The Rechargeable Battery Association, an industry lobbying group, supports those revised PHMSA rules, thinks harmonization is critical. “Dual standards create a fog of confusion that undermines compliance and enforcement efforts, says George Kerchner, the group’s executive director. “And reduced compliance jeopardizes safety.”
An outright ban, of course, is decidedly different than mere mitigation of risk via stricter packaging, handling and labeling procedures. In response to calls to prohibit bulk lithium-ion batteries altogether in the bellies of commercial passenger aircraft, Kerchner says his group “remains fully committed to the safe transport (author’s emphasis added) of lithium batteries.”
Therein lies the rub: how to effectively enforce rules already on the books. In a letter to ICAO’s Secretary General, Kerchner said recent “disregard” of regulations on the part of some battery manufacturers and distributors “was both revealing and worrisome.” Kerchner says some “who have their products shipped out of Hong Kong continue to offer their batteries for transport without complying with ICAO’s dangerous goods requirements.” More damning is his contention that “in many of these cases, circumstances suggest that they may have knowingly violated ICAO requirements.”
Yet another world aviation body, the International Air Transport Association wants governments to criminalize the shipping of dangerous goods. James Woodrow, who heads IATA’s Cargo Committee, is also chief of Cathay Pacific Cargo. He recently told delegates to the World Cargo Symposium in Shanghai, “Flagrant abuses of dangerous goods shipping regulations, which place aircraft safety at risk, must be criminalized.”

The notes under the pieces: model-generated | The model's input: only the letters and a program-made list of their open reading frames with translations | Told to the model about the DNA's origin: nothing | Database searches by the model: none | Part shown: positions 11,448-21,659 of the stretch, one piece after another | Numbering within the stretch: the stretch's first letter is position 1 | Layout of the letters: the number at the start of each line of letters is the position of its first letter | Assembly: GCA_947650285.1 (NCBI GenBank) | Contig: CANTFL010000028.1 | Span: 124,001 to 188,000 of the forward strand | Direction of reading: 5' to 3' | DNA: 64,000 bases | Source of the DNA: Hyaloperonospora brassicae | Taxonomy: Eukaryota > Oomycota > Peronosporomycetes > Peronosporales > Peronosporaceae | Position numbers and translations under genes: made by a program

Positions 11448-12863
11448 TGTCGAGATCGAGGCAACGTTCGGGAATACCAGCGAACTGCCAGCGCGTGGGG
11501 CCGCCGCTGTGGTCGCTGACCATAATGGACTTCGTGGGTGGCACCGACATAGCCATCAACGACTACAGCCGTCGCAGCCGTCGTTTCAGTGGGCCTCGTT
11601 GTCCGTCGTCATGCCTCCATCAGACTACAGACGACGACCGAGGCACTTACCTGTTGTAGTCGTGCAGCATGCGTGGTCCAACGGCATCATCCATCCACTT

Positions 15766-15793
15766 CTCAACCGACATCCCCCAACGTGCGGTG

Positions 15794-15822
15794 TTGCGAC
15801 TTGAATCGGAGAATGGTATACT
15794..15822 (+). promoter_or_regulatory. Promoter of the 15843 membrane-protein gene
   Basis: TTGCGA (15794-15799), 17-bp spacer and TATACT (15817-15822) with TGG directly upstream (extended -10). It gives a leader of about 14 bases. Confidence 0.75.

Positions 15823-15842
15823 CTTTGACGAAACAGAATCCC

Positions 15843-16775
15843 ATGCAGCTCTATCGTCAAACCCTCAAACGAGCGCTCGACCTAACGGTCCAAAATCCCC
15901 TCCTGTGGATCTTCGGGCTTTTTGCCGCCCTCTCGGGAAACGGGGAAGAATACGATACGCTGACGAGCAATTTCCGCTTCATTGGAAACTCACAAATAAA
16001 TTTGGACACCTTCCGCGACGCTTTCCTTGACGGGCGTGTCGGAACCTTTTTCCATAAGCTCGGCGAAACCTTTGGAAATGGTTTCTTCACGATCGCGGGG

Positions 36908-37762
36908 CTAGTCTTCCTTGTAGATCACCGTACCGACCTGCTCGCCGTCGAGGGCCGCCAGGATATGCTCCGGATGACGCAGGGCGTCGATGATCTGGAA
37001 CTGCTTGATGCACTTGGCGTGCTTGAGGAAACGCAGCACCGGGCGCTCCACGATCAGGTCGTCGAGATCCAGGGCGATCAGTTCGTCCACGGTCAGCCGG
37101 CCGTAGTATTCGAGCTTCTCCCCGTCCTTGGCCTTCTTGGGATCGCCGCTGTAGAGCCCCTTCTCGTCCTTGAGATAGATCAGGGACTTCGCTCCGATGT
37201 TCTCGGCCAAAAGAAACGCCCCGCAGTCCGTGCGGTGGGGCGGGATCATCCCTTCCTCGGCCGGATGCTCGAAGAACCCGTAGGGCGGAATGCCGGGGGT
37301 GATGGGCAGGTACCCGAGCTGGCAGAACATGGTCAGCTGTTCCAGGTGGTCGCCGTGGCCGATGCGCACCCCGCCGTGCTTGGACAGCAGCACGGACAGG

At the same time IATA, at least as of this writing, is not ready to endorse an outright ban of bulk shipments of lithium-ions on passenger aircraft. “We don’t believe that a total prohibition is the correct approach,” says Perry Flint, IATA’s head of corporate communications for The Americas. He says IATA has seen no incidents “involving correctly manufactured and properly compliant shipments.”
As the bureaucratic back and forth continues, some carriers have taken matters into their own hands, and unambiguously prohibited bulk shipments of the batteries on their aircraft. United Airlines, Virgin Australia, Qantas and Delta Air Lines are four of them. United spokesman Charles Hobart, citing safety concerns, says, “While the risk is minimal, United has chosen to eliminate this potential risk by no longer accepting or loading any bulk shipments of UN3480 lithium ion batteries.”
How many other airlines follow suit remains to be seen. That could become clearer as IACO prepares to tackle the topic.
None of this means you can’t still take that lithium-ion-powered computer of yours into the passenger cabin in your carry-on hand luggage. However, you can’t pack any lithium-powered devices, including laptops, in a checked bag. As for spare lithium-ion batteries, they’re also limited to carry-on only, and they should be individually protected from short-circuits by taping the terminals or putting them in a sealable plastic bag.